And let’s not even try to figure out how Edward was able to have “sex” anyway, given the fact that according to Meyer’s canon, he doesn’t even have blood flowing through his body and therefore couldn’t, well…you know, unless he’s always…well, you know.  Gross.  And again, Bella is still a human.  Edward is incredibly powerful, with a rock-hard body, compared to marble.  Wouldn’t the act of having sex terribly injure her, if not crush her completely?  Anyway, let’s over look all that.  For the most part, I’m okay with Edward and Bella having sex, whatever.

But getting pregnant?  How?  Why?  Edward’s filled with venom- wouldn’t whatever he ejaculated just be venom?  I was sure that he would’ve just accidently turned her into a vampire through intercourse.  I would’ve been fine with that.

But no, Meyer writes in this ridiculous plot so that Edward and Bella can have a “normal” family with a baby- except not.  Because things just get worse and worse.

It turns out that Bella’s baby is killing her; sucking the blood from her through the womb as the pregnancy goes on.  This part of the book is truly disturbing and something straight out of Alien, or a Stephen King novel.  Bella’s own child is slowly killing her, forcing Bella to have to drink blood (though she is still not a vampire) in turn to stay alive.  And then, in a scene which I won’t even do the justice of describing, Edward basically rips the baby from Bella’s stomach with his own fangs and it’s one of the most disgusting, gratuitously graphic scenes I’ve ever had the displeasure of reading.

Jacob’s part of the story is really only to introduce another horrifying plot line.  Werewolves “imprint” on someone whom they’re meant to mate with forever.  The beginning of Jacob’s part of the story involves him meeting Bella and Edward’s half human/half-vampire daughter, Renesmee, for the first time, and- you guessed it- imprinting on her.  A baby.

This is incredibly disturbing and odd.  If Jacob’s life in the book hasn’t been bad enough (oh, God, just read my reviews to see how I’ve felt about Meyer’s treatment of him), he gets the shortest stick of all in this story.  He’s still in love with Bella, but imprints on her daughter.  Whom is a baby.  A half-vampire baby, at that, causing problems within Jacob’s pack- as werewolves and vampires are natural born enemies.  And of course, the Cullen family (and Edward, in particular) are having a hard time excepting a werewolf as the future lover of the newest addition to their vampire family.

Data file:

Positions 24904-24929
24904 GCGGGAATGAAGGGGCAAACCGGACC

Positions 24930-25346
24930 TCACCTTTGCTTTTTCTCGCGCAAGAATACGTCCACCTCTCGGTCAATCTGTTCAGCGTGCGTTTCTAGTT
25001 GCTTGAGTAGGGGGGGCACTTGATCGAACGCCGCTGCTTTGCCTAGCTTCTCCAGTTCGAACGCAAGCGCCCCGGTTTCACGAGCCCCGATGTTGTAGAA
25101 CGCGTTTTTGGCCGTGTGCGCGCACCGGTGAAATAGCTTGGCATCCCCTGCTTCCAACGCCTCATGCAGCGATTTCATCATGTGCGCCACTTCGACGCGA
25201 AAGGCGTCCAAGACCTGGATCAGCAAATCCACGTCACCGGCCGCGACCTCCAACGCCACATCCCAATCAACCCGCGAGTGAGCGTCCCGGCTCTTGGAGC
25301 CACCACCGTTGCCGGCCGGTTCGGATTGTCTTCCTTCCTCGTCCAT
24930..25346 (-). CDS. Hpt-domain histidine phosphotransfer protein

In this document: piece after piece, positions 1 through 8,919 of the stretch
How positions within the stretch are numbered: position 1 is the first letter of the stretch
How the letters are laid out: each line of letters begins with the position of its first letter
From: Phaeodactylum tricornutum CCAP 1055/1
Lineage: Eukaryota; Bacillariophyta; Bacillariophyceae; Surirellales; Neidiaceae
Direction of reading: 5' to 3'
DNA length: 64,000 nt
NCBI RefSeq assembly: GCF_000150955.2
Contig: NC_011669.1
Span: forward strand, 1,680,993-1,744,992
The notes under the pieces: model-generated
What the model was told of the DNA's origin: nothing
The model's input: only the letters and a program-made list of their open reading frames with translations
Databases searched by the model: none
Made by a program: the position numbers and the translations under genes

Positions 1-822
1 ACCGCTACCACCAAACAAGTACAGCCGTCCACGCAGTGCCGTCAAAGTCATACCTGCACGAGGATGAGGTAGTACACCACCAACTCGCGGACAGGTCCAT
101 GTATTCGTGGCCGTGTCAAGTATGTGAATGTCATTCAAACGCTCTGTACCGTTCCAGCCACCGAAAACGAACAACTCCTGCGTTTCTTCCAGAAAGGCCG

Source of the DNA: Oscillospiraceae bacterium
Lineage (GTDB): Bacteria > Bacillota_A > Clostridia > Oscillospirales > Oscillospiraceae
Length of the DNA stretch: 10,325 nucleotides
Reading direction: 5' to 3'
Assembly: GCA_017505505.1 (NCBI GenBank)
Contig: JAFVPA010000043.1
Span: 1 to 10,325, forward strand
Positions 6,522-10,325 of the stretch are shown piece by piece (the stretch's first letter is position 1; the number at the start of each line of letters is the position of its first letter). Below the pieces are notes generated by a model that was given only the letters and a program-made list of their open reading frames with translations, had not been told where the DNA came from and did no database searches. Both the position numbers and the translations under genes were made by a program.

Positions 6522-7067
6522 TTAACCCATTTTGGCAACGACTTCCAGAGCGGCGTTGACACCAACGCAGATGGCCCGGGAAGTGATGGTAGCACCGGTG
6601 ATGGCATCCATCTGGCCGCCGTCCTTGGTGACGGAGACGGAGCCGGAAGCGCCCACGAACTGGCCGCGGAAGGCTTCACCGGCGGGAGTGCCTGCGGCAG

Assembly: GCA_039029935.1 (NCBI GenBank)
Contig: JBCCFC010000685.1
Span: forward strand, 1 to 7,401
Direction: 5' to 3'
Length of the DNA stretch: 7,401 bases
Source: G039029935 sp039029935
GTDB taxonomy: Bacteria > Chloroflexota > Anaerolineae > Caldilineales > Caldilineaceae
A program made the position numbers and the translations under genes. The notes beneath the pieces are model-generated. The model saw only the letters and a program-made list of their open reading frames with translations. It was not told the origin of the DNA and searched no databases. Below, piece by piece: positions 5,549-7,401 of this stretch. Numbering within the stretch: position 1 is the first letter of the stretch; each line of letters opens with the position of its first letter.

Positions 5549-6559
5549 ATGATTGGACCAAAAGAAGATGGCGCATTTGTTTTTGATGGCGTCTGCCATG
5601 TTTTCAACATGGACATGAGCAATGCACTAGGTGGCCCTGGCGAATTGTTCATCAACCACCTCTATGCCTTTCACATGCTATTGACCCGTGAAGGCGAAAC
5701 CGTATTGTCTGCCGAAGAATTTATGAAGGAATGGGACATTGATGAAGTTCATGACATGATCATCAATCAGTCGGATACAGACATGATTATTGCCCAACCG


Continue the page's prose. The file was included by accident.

Okay, let me take a breather here.  Because the story, if you can believe it, gets worse.  When we switch back to Bella’s perspective for the third act, she gets changed into a vampire.  As the series went on, Edward constantly warned Bella that turning into a vampire wouldn’t be easy.  Newborn vampires sometimes have an insatiable thirst for human blood.  However, Bella wakes up as the perfect vampire- stunningly beautiful, incredibly strong, and with no such hunger- she goes straight to being a “vegetarian” and hunting animals like the rest of the family, despite the fact that’s she’s supposed to naturally thirst for human blood.

As the rest of the last part goes on, things get more and more over the top and outlandish.  It turns out that Renesmee is discovered by the Volturi, who see her birth as half human/half vampire as an abomination (they’re not the only ones!), and come to Forks to try and kill her and the rest of the Cullen clan.  There are a least a hundred pages devoted to Bella and the gang preparing for the Volturi’s arrival and the fight against them (including Bella discovering some supernatural talent that she has- see- she’s absolutely perfect!), but the actual confrontation between the Cullens and the Volturi is rushed and is resolved in about thirty pages.

It’s as if the Volturi- the most powerful coven of vampires- travel all the way from Italy, and go, “Oh, ya’ll gathered together to fight us?  And Bella has a superpower now, huh?  OMG!  ‘Kay, well, then, never mind.  Back to Italy we go.”  There is absolutely no conflict, after all those pages of build up, and the whole “fight” is incredibly anti-climatic.